Environmental Protection

Carcinogen Outlawed in California Found in 98 Shampoos, Soaps

Popular brand names sold by major retailers include products marketed to kids.

Environment News Service (ENS) reported August 30, 2013 that a carcinogen outlawed in California was found in 98 shampoos, soaps and other personal care products sold by major retailers, including some online retailers, within the state.

Popular brand names, including Colgate Palmolive, Prell, Paul Mitchell and many other little-known brands, were found to contain cocamide diethanolamine, known as cocamide DEA, a chemically-modified form of coconut oil used as a thickener or foaming agent. The chemical was also found in products marketed for children and a product falsely labeled as organic.

In addition to many brand name shampoos and personal care products, the tests identified cocamide DEA in store-brand products purchased at Walmart, Trader Joe’s, Pharmaca, and Kohl’s. A store brand of children’s bubble bath from Kmart and a children’s shampoo/conditioner from Babies R Us were also found to contain cocamide DEA.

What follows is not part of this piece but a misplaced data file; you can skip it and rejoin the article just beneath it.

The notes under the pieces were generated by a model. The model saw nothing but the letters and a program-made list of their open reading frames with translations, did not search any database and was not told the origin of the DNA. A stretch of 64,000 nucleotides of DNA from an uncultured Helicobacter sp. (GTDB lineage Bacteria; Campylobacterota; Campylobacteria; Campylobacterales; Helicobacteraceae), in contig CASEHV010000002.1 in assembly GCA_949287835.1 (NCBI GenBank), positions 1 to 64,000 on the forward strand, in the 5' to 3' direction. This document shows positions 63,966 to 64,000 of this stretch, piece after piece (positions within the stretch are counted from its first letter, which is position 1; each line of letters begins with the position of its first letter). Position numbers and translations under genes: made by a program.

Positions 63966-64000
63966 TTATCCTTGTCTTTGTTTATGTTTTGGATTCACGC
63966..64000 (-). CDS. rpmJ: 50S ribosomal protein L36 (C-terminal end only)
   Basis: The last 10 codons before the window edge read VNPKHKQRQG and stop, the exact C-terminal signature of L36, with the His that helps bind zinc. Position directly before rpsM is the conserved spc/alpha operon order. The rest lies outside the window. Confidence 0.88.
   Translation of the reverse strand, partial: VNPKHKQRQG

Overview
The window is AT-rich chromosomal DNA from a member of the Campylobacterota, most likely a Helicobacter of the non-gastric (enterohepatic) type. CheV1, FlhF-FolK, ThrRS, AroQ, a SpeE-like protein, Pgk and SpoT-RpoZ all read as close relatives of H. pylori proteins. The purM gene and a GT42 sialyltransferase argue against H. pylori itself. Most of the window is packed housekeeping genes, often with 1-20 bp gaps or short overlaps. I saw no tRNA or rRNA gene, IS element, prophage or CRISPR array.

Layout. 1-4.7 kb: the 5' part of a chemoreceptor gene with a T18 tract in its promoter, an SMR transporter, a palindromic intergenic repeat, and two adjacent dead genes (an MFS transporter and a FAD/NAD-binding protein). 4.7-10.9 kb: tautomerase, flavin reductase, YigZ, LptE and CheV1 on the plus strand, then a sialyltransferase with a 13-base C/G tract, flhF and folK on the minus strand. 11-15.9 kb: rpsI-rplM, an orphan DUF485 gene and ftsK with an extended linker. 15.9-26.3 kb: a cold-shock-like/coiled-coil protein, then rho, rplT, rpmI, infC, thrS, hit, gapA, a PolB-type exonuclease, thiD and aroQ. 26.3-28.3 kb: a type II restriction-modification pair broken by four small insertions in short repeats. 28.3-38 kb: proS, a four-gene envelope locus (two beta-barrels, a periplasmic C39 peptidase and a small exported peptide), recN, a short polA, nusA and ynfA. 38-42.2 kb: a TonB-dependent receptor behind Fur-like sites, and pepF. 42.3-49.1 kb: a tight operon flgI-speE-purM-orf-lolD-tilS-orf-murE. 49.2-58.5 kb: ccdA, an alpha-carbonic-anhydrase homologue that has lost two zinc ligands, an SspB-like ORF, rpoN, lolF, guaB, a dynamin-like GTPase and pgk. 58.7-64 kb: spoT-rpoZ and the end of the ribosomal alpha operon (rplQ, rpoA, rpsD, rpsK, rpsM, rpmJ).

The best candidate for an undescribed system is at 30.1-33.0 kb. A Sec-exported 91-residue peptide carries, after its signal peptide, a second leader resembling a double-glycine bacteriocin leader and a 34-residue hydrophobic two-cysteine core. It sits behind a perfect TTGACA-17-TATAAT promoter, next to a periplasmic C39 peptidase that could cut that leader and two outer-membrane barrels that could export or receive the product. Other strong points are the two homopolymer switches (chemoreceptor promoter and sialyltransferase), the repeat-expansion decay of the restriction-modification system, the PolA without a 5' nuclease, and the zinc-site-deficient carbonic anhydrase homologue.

The chemical was listed in June 2012 by California under Proposition 65 as a known carcinogen based on the International Agency for Research on Cancer, which classed cocamide DEA as “possibly carcinogenic to humans.”

Oakland-based nonprofit Center for Environmental Health purchased the shampoos, soaps and other products and commissioned an independent lab to determine the total content of cocamide DEA they contained. In many cases, products contain more than 10,000 ppm cocamide DEA, and one shampoo tested at more than 200,000 ppm—20 percent cocamide DEA.

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